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English Church Architecture -



GAMLINGAY, St. Mary (TL 241 523)     (July 2003)

(Bedrock:  Lower Cretaceous, Lower Greensand Group)

Gamlingay is situated at one end of a major outcrop of lower greensand that stretches southwest to Leighton Buzzard in Bedfordshire, dissected on the way only by the River Ivel west of Sandy.  The church is constructed of an unmistakeable, deep rusty brown, sandstone rubble, that lays bare the underlying geology.


St. Mary’s church owes its impressive appearance partly to this construction material and partly to being stylistically of a piece, for externally it is everywhere Perpendicular and while windows are mostly untraceried, the uniformity of design provides an architectural example in which the whole really does seem to be more than the sum of the constituent parts.  This is evident from the photograph above, where the two-light bell-openings which do, in fact, have supermullioned tracery, and the four-light transept windows with their modest squash tracery formed from the subarcuation of the outer lights in pairs, can be seen to contribute very little to the building’s overall effect.  Much more important is the application of battlements to all the roof lines, and the grouping of masses provided by the cross-gabled transepts and N. sacristy, which provide the whole composition with a robust solidity.  In all, the building consists of an angle buttressed W. tower with leaded flèche above, an aisled nave, N. and S. transepts, N. and S. porches, a chancel and a  N. sacristy.  The N. porch is two-storeyed and has a sexpartite vault below.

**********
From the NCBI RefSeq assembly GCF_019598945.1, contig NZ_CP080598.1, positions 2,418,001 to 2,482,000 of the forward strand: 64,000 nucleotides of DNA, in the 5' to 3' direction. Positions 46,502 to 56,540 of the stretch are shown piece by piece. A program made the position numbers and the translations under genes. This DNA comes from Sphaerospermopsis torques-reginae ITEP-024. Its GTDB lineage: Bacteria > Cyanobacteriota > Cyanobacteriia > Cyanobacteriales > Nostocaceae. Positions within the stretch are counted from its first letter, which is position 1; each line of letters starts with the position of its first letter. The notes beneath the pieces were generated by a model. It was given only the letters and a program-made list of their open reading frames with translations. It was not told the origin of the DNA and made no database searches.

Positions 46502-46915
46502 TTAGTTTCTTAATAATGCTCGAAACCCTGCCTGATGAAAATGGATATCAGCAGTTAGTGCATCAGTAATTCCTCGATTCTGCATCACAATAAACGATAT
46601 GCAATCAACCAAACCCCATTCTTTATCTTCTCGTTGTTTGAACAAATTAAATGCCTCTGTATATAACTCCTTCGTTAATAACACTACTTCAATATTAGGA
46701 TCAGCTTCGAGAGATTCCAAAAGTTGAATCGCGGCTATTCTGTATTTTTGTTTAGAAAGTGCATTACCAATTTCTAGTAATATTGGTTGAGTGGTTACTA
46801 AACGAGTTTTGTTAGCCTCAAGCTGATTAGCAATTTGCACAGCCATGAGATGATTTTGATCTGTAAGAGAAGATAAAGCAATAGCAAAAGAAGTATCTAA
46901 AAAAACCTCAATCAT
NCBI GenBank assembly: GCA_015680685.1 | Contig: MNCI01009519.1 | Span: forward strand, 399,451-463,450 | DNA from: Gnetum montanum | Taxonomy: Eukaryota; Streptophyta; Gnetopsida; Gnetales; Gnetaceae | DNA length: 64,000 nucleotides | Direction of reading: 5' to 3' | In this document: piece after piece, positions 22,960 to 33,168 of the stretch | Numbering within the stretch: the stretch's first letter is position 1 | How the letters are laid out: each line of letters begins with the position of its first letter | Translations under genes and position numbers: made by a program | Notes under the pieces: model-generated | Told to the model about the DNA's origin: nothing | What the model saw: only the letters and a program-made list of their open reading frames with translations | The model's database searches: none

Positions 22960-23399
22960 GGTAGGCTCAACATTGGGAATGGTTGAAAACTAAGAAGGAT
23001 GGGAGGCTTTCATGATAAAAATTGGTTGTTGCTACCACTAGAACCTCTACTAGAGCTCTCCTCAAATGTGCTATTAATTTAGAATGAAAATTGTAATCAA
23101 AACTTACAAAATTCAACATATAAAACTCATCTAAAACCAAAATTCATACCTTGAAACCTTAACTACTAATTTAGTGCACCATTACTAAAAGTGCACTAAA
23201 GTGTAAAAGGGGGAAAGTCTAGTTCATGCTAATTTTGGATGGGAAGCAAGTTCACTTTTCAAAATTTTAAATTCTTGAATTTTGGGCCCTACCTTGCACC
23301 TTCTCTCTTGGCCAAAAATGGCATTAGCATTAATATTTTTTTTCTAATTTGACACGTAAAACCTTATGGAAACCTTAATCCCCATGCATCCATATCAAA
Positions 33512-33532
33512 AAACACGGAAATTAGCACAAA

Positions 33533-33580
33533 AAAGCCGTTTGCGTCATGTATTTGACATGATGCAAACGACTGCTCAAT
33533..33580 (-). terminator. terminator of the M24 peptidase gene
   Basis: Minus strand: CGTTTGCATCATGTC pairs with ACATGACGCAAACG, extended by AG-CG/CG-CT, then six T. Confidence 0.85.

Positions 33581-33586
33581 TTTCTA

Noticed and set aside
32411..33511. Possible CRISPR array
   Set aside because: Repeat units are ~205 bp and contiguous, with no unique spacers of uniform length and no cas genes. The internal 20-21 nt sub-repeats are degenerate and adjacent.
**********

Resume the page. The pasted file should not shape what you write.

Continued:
The interior of the building is rather commonplace by comparison.  The five-bay arcades, which prove to be Early English, consist of double-flat-chamfered arches springing from octagonal piers, the contemporary arches from the aisles to the transepts have two flat-chamfered orders dying into the imposts, and the narrow but very thick tower arch bears two flat chamfers, the inner of which is supported on semi-octagonal shafts, and the outer being continuous down the responds without intervening capitals.  Only the chancel arch is Perpendicular: here the two orders bear sunk quadrant mouldings and rise without capitals from responds with wave mouldings.  Many of the piers and responds are scratched with ancient graffiti, of which one on the easternmost pier of the N. arcade reads, “hic est sede Margrete Tayl...d”.  (“Here is Margrete Talyard’s seat.”)  Walter Talyard paid for the remodelling of the N. transept in 1466.


Few furnishings require mention. The font is Early English and consists of just an octagonal bowl with a pair of completely plain, blank arches on each face.  The rood screen is partly old and has a central bay with supermullioned drop tracery and four-light outer bays with supermullioned tracery above lights subarcuated in pairs.  Backing on to the dado facing east, are two pairs of misericords.  Finally, in the chancel S. wall there is a recessed Perpendicular sedilia (shown right) of three equal bays, with cinquefoil-cusped, ogee arches.